Too bad Tad hadn’t thought to warn the twins that not everything that went into the toilet actually made it down the pipes and out to sea. It might have saved her budget—not to mention what little sanity she had left.

For the last three months, she—and her trusty plumber—had rescued everything from superheroes and toy soldiers to the baby’s rattle and hair bows from the toilet and the pipes below it. But Pirate Jack, he was a new one. It was definitely his first trip down the flusher.

Turning back to the toilet, she tried desperately to see some part of the toy still sticking into the bowl—an arm, a leg, a head—she wasn’t picky. But alas, Jack had made it all the way into the pipes before getting stuck.

“Which Pirate Jack was it?” she asked, feeling the need to clarify as the boys had about twenty variations on the pirate theme. Please don’t let it be the big one her brother—

“The one Uncle Tad got us.”

Of course it had to be that one—any of the other ones might actually have had a chance of making it down the pipes. But not that one, which was larger than her fist and had hard plastic arms and legs shooting off in all directions. She was shocked the thing had actually made it out of the bowl.

With a sigh, Sarah headed downstairs to get the plunger out of the garage. Not that she had a hope in heck of getting the stupid thing out—as big as it was, she was pretty positive it was well and truly lodged in the pipe. Which meant a plumber. She sighed. Which meant at least two hundred dollars she couldn’t afford to spend this month, not with the two visits Vince the plumber had already paid to their house on top of the unexpected car repairs she’d had to deal with last week. The new transmission had eaten up most of her discretionary income for the month. She really hated to dip into her savings, but it wasn’t like she had a choice. Unless, by some miracle, the plunger actually worked.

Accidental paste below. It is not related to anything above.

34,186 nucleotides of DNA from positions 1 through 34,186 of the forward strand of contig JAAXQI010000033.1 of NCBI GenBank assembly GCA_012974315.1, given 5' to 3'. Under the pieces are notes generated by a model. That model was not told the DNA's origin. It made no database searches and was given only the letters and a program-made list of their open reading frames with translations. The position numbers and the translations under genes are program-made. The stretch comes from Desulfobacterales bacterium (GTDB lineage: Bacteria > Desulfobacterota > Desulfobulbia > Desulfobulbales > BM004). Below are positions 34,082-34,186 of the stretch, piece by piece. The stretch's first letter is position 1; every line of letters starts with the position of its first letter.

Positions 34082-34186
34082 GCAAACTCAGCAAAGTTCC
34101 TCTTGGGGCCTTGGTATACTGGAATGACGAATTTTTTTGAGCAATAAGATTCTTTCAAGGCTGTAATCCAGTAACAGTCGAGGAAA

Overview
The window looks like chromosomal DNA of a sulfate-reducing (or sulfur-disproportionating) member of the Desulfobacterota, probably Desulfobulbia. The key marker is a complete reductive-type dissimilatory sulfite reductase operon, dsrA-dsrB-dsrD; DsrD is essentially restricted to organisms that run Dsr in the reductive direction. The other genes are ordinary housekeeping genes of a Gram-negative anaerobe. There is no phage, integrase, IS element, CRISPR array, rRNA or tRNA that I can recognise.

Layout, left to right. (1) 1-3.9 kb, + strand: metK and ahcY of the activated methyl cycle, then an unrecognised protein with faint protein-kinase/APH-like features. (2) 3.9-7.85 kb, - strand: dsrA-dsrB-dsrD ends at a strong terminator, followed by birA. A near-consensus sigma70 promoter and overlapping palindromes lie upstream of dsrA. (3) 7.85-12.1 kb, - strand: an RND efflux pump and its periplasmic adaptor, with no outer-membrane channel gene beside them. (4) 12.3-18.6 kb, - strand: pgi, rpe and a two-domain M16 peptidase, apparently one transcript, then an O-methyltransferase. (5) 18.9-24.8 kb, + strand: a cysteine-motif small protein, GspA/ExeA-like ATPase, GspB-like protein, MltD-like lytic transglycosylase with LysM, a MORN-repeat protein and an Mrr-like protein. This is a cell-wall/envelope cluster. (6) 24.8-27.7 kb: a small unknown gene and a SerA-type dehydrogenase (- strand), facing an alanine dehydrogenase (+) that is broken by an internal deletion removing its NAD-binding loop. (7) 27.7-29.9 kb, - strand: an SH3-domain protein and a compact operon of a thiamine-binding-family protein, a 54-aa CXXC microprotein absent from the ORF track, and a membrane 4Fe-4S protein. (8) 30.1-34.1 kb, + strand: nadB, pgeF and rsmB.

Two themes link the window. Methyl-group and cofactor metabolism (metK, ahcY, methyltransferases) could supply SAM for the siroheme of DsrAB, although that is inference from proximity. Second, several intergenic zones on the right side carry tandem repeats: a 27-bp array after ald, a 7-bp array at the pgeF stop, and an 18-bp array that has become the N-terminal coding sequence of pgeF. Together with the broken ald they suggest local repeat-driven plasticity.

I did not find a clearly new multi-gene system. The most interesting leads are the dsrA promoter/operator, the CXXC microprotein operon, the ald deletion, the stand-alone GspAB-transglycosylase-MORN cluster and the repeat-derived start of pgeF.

Sure enough, after wrestling with the plunger for fifteen minutes—to no avail—Sarah gave up the ghost. It was time to call Vince. She reached for the phone. What did it say about her life that he was number two on her speed dial?

“Boys,” she said softly as she checked on them. Thank God they were playing quietly in their room, building blocks into huge towers and then knocking them down with their trucks. “I’m going to be on the phone for a few minutes. Keep it down, okay? The baby’s sleeping.”

“Okay, Mommy,” Justin said sweetly, even as his brother rolled his eyes.

“She’s always asleep,” complained Johnny.

“That’s what two month old babies do, sweetie. They sleep a—“ She cut off in mid-sentence as Angie, Vince’s full-time receptionist, answered the phone. And how sick was it that she knew the other woman’s name?

“Hi, Angie. It’s Sarah Martin. My toilet’s clogged again.”

“What’d the boys flush down there this time?” Angie asked, laughter evident in her voice.

“Their favorite pirate toy had to walk the plank.” Despite the drain on her finances, she had a hard time keeping the amusement out of her voice as well. Really, who on earth—besides five-year-old boys—would ever think to do such a thing?